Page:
Computer sales are falling everywhere – except for Apple. Apple’s Mac sales are going up. So while people are ditching their PCs, they’re buying Macs in seemingly ever-increasing numbers.
We in the Apple world have always called these people ‘Switchers’, and although I’ve never used a PC except in the library, I’ve had to learn a few PC-like things just so I know what to point out to those people who are changing to Mac and are feeling a little lost.
Therefore, in some ways I was not well qualified to talk about Commander One, since I didn’t really know what ‘dual-pane file managers’ were and why Windows users like them so much.
Now I understand! Commander One is an attempt to bring that dual pane file management to Mac users, and it adds many power-user features while it does so.
Eltima Software is a German development company that specialised in Windows apps to enable sharing of devices, over various types of networks (Ethernet, USB …) but I guess the company is seeing the writing on the wall (ever increasing numbers of switchers) to the point that it has had developers schooled in Apple’s new developer language Swift: that was used entirely to code Commander One.
And already Eltima’s product listing of Mac apps is impressive: SyncMate, Elmedia Player (which is a more fully featured QuickTime-like player that even lsts you download YouTube clips), Folx, PhotoBulk, Airy, Swordbox, SyncMate 4, Recover PDF Password, USB Network Gate, Typeeto, Flexihub, Unclouder, Flash Decompiler Trillix, Flash Optimizer and of course Commander One.
So, what is it? Commander One has a main window is split into side-by-side panes that can be used to act upon files and folders in multiple locations at once. The free version works with local and network drives and supports search, preview and the ability to rename files during copy and move, which you cannot do with Finder. The paid upgrade to Pro adds power user features including a process viewer with one-button access (sure, every Mac can do this via Activity Monitor, which is already in your Utilities folder in Applications), archive compression and extraction, a built-in FTP manager, and direct access to Dropbox accounts, MTP, or even iOS devices (if they’re connected by cable).
The most obvious use is simply copying files from one hard drive/thumb drive/whatever to another pane-to-pane. Of course, you can do this in Finder but you have to have two folders open, or open in tabs in one window, or drag-and-drop from one onto another and wait for that somewhat off-putting springload feature to open that, and then perhaps several others in turn, which can be tedious, not to mention confusing when you let go at the wrong instant.
Buttons along the top could do with a little work. The binoculars icon for search … why not just a magnifying glass with is normal for almost everything else? And QuickLook doesn’t work with the spacebar-tap to launch full-resolution file previews: you have to actually click the QuickLook icon. Why? Ah, because the spacebar is used to arbitrarily select files for a mass operation.
Bells and whistles — Basically, Commander One is a graphic user interface on the Unix commands that the real pros use in favour of the Finder. The result is a Finder addition rather than a replacement – Finder has a file picker in Open and Save As dialog boxes; Command One does not. The box that opens when you mount a disk image or another volume is also not a C1 feature.
But with Commander, you can execute a mass file-rename when you move files, which administrators and IT people will appreciate. You can queue large, disk-intensive operations for delayed execution to queue up copies and backups. You can even use regular expressions for file selection. You can quickly turn hidden files on and off with just a button in the top toolbar (not that easy, otherwise) and copy file paths. You can also use its built-in compression support (zip, plus rar, tgz, 7z and more in the Pro version), view hex and binary files, it has a robust network browser for finding files on connected volumes, there’s root access, you can customise hotkeys for quick launches of your most-used features, and it has a history tool.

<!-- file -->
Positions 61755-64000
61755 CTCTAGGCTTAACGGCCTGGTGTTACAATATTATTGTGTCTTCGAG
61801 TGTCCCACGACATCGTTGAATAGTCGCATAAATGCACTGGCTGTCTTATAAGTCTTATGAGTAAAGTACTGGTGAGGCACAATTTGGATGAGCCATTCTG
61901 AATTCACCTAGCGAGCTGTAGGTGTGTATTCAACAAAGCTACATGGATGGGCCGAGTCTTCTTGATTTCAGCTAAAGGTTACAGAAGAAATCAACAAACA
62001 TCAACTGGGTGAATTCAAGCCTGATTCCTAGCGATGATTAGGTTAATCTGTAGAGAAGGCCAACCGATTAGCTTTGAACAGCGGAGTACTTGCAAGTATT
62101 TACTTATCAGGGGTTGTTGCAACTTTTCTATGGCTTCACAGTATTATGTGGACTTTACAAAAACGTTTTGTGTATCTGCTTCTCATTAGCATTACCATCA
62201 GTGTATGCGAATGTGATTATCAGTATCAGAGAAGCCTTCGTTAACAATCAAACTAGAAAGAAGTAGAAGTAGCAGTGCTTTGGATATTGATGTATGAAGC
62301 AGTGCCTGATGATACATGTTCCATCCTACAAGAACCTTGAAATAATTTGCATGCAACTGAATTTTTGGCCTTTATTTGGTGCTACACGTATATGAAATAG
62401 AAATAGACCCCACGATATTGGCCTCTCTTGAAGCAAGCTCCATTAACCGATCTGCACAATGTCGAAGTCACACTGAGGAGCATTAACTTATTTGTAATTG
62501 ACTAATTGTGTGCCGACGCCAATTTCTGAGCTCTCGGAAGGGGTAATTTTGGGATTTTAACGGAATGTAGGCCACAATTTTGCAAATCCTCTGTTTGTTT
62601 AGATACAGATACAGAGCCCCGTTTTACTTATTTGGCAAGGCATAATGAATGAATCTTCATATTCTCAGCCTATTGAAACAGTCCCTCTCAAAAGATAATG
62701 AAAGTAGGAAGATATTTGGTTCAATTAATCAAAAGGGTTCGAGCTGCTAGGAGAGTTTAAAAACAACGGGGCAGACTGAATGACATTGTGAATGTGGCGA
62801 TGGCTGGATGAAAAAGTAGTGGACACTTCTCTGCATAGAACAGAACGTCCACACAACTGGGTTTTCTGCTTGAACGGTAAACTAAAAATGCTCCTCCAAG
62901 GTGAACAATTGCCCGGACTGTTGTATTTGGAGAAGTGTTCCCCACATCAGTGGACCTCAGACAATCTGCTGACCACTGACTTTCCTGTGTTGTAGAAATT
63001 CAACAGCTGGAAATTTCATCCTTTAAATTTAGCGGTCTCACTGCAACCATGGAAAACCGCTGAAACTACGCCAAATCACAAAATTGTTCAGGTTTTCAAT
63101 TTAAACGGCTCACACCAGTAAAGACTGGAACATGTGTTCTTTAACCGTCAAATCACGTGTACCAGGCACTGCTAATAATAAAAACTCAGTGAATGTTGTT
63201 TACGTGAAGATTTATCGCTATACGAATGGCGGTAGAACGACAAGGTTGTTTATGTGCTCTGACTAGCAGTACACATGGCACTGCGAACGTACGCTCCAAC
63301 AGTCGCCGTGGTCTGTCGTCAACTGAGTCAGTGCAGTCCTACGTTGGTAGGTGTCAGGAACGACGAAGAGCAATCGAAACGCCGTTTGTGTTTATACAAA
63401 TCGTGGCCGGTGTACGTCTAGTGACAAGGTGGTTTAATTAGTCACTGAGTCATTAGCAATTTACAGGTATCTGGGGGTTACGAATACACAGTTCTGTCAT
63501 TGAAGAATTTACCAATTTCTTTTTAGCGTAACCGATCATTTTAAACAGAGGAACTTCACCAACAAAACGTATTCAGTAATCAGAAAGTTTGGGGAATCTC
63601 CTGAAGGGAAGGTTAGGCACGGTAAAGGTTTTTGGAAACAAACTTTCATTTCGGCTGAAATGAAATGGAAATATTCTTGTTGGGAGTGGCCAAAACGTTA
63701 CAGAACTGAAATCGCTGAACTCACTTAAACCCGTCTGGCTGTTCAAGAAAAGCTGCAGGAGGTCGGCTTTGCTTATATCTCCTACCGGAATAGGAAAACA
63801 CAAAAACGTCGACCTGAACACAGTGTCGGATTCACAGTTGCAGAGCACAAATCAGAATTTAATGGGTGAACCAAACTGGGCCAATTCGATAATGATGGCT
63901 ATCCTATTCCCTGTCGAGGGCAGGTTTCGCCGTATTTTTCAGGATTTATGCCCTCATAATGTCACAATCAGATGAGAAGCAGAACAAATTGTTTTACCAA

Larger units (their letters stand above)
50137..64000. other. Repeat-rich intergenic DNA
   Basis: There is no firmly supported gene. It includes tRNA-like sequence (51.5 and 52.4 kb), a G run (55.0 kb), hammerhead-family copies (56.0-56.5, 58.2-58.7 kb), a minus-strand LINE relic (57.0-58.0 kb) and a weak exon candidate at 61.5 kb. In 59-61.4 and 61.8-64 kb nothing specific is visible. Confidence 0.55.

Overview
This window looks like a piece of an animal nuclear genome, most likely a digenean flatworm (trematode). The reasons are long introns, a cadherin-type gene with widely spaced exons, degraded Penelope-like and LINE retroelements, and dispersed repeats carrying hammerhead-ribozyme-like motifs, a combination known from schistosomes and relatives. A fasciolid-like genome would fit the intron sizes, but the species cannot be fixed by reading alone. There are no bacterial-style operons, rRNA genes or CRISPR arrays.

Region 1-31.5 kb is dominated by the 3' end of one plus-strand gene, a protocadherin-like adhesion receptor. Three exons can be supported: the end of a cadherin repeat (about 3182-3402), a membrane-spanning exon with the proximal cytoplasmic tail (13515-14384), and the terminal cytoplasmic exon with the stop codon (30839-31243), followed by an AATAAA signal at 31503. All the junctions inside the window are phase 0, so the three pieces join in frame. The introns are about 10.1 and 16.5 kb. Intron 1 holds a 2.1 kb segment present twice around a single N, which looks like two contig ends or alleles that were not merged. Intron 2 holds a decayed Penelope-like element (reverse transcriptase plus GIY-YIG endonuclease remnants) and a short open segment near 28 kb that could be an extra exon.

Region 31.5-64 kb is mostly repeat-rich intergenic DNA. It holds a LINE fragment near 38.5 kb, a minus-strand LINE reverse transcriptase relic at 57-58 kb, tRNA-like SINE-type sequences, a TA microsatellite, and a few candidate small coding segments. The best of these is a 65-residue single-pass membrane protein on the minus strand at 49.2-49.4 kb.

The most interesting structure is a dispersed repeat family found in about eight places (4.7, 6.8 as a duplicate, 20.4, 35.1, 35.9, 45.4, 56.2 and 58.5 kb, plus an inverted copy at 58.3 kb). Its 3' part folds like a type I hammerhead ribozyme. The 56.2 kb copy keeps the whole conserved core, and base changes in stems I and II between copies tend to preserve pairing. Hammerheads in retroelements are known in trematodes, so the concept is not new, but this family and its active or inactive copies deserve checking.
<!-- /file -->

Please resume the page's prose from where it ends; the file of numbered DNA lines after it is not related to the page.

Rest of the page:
Which version? The free version gives you the File Viewer, lists computers on your network, Root access, customisable hotkeys, fonts and colours, Brief mode and History and favourites. It also has Zip support for file compression.
The Pro version adds access to your Dropbox, Google Drive and Amazon S3 accounts, the ability to mount devices (ie, hard drives and USB drives plus cameras and camera cards), compression and extraction, a Terminal emulator, themes, process manager and an FTP manager.
What’s great — Easier copying from one volume to another is the most obvious feature any user can appreciate. The free version has most features – Pro only adds a few extras and these tend to be esoteric. Routine file tasks including View, Edit, Copy, Move, and Delete are displayed across the bottom of the window, attached to F-keys (Delete = F8, for example).
What’s not — The interface can be a bit confusing and it’s not the most attractive, but being able to change the theme (in the Pro version) in Preferences or just some of the colours (free) helps, and there are three View modes (Full, Brief and Icons). I wish spacebar just launched previews. Some users have reported permissions errors with some more deeply protected files, and flaky handling of FTP.
Needs — Mac users who regularly move files around. Commander One makes it so much easier.
What — Commander One by Eltima Software, free and [http://mac.eltima.com/commander-one-purchase.html] US$29.95 personal, US$99.95 for five users and US$299.95 Company license (up to 50 Macs). Support options are US$15 a year (Urgent) and a Lifetime Guarantee option for $29.95.
System — OS X 10.9 or greater, 16.9Mb free space